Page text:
1. “Gardening IS Expensive”! Finally a point I agree with Allan on. Anyone who has worked at greenhouse or nursery knows that when it comes time to give away, or more often throw away, the excess inventory, everyone outside of upper management runs to the pile to get their freebies. And we grab all we can fit into our car (and it’s often medium to poor quality). Why? Because decent garden plants ARE expensive, even at the box store. Most greenhouse employees, growers, and even some middle management have a hard time paying for garden plants, because they know at some point there will be a giveaway. Senior growers and upper management take what they want whenever. I guess Henry Ford said he wanted his employees to be able to afford his product. I’m not sure that most greenhouse workers think they can afford, or justify, the price of the product at retail. I pay for plant varieties that I don’t grow, but this Spring I might splurge on some of our company’s own product. Henry Ford also said, “It is not the employer who pays the wages. Employers only handle the money. It is the customer who pays the wages.”

  2. I am one of probably many who agree with Dr. Armitage on a great many things. I think he is on the money here again. In business I always tried to use the KISS system to run things. When you have virtually the same , or seemingly so, plants in 5 different containers you create confusion. And he is right. We give the homeowner a way to fail by confusing the issue. If they leave confused we may never see them again. And Joe Grower is exactly right…”The customer pays the wages.”

  3. “Gardening IS Expensive”! Finally a point I agree with Allan on. Anyone who has worked at greenhouse or nursery knows that when it comes time to give away, or more often throw away, the excess inventory, everyone outside of upper management runs to the pile to get their freebies. And we grab all we can fit into our car (and it’s often medium to poor quality). Why? Because decent garden plants ARE expensive, even at the box store. Most greenhouse employees, growers, and even some middle management have a hard time paying for garden plants, because they know at some point there will be a giveaway. Senior growers and upper management take what they want whenever. I guess Henry Ford said he wanted his employees to be able to afford his product. I’m not sure that most greenhouse workers think they can afford, or justify, the price of the product at retail. I pay for plant varieties that I don’t grow, but this Spring I might splurge on some of our company’s own product. Henry Ford also said, “It is not the employer who pays the wages. Employers only handle the money. It is the customer who pays the wages.”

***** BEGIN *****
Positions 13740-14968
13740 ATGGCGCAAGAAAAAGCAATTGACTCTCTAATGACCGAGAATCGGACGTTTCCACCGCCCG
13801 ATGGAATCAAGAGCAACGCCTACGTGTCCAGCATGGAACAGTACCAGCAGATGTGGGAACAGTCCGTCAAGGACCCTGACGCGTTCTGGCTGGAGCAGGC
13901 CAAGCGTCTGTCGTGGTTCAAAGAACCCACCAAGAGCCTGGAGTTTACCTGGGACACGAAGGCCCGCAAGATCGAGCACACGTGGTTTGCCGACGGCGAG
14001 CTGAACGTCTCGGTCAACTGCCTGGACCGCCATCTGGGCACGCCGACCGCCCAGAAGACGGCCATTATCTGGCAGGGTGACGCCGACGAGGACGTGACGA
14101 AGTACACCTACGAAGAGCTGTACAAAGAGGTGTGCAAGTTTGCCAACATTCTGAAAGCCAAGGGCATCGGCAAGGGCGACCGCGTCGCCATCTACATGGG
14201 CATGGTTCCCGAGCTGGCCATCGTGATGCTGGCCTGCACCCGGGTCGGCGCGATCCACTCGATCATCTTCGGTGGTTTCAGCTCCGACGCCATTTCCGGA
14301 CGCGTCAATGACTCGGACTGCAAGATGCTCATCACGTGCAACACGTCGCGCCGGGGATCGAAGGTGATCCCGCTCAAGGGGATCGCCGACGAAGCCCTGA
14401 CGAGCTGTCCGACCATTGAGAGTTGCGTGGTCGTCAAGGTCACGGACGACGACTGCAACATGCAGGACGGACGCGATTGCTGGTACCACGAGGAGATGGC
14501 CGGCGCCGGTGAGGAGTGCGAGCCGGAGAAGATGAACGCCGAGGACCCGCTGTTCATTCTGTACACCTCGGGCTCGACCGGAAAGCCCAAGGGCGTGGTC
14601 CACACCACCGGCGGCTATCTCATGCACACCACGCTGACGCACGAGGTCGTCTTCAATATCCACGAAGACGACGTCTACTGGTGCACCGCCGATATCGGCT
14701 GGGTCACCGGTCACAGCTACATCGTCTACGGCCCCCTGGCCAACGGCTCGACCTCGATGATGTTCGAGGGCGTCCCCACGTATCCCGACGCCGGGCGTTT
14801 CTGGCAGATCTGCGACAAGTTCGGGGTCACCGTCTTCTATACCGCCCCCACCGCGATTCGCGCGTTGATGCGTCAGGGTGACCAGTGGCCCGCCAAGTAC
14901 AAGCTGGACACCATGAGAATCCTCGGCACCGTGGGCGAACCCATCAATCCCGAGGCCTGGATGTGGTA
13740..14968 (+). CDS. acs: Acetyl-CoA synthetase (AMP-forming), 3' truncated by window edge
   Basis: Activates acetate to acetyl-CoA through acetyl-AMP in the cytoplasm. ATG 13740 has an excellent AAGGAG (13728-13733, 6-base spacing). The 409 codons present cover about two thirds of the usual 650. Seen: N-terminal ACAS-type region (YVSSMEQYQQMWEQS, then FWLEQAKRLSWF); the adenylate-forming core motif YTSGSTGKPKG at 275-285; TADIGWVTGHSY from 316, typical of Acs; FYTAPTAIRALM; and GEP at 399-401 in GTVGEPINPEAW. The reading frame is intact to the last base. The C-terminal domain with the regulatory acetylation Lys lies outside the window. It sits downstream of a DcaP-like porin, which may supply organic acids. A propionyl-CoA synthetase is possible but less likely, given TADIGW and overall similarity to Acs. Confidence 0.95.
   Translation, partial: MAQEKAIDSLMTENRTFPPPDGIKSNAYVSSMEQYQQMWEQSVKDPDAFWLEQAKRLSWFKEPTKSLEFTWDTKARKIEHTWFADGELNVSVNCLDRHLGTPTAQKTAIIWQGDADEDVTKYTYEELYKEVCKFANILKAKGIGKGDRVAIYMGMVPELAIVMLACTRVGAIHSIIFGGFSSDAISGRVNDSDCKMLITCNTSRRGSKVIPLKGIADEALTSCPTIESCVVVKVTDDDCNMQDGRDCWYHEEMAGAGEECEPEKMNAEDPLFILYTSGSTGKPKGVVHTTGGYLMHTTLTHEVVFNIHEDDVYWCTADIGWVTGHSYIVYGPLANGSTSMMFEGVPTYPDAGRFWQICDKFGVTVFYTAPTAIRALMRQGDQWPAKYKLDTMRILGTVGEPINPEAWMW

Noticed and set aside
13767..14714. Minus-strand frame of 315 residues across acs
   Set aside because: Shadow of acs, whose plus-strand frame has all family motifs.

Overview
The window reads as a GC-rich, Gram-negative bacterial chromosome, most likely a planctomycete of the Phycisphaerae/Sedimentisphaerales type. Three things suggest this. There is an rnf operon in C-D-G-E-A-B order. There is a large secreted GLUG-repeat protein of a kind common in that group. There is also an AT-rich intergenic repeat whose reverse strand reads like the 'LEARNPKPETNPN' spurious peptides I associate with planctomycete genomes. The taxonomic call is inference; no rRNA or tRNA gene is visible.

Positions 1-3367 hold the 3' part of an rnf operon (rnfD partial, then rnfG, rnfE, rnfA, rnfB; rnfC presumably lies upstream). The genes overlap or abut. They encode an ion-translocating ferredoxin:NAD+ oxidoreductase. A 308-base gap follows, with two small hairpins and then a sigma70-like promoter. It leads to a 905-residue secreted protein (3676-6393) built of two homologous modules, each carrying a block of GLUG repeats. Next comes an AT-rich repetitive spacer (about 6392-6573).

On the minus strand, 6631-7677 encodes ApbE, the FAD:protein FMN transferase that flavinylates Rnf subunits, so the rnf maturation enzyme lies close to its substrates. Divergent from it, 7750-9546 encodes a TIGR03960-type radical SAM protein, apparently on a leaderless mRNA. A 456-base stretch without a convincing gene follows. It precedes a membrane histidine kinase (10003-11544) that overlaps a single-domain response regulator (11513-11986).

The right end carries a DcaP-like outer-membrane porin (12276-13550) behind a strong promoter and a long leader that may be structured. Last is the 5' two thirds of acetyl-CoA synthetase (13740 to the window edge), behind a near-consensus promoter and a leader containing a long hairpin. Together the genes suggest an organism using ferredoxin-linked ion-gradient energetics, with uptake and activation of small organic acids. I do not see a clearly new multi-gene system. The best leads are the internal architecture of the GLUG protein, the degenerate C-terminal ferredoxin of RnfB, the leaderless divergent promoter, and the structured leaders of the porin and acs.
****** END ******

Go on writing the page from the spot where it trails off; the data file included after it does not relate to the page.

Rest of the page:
4. I am one of probably many who agree with Dr. Armitage on a great many things. I think he is on the money here again. In business I always tried to use the KISS system to run things. When you have virtually the same , or seemingly so, plants in 5 different containers you create confusion. And he is right. We give the homeowner a way to fail by confusing the issue. If they leave confused we may never see them again. And Joe Grower is exactly right…”The customer pays the wages.”

More From Varieties...

September 24, 2016

Plantarium 2016 Honors Winning Novelty Varieties

Novelties at Plantarium 2016 were judged by an expert committee from the Royal Boskoop Horticultural Society.

Read More
mukgenia-nova-flame-terra-nova-nurseries-feature

September 23, 2016

Growers Offer Advice On How To Grow Mukgenia ‘Nova Flame’

‘Nova Flame’ is best brought in as a summer or fall crop and bulked over the winter.

Read More
deutzia-yuki-snowflake

September 22, 2016

Allan Armitage Suggests Plants That “Even My Neighbors Will Try”

When the urge to garden strikes, every homeowner needs a few plants like these for their yard.

Read More
Latest Stories

September 24, 2016

Plantarium 2016 Honors Winning Novelty Varieties

Novelties at Plantarium 2016 were judged by an expert committee from the Royal Boskoop Horticultural Society.

Read More
mukgenia-nova-flame-terra-nova-nurseries-feature

September 23, 2016

Growers Offer Advice On How To Grow Mukgenia ‘Nova Flam…

‘Nova Flame’ is best brought in as a summer or fall crop and bulked over the winter.

Read More
deutzia-yuki-snowflake

September 22, 2016

Allan Armitage Suggests Plants That “Even My Neig…

When the urge to garden strikes, every homeowner needs a few plants like these for their yard.

Read More
Phlox 'Pink Profusion' (Green Leaf Plants)

September 13, 2016

Aris Horticulture Names Blair Hoey As Managing Director…

Hoey brings more than 20 years of greenhouse production and management experience to Green Leaf Plants, a young plant supplier of perennials serving the U.S. and Canadian markets.

Read More
hibiscus-hollywood-hot-shot

September 12, 2016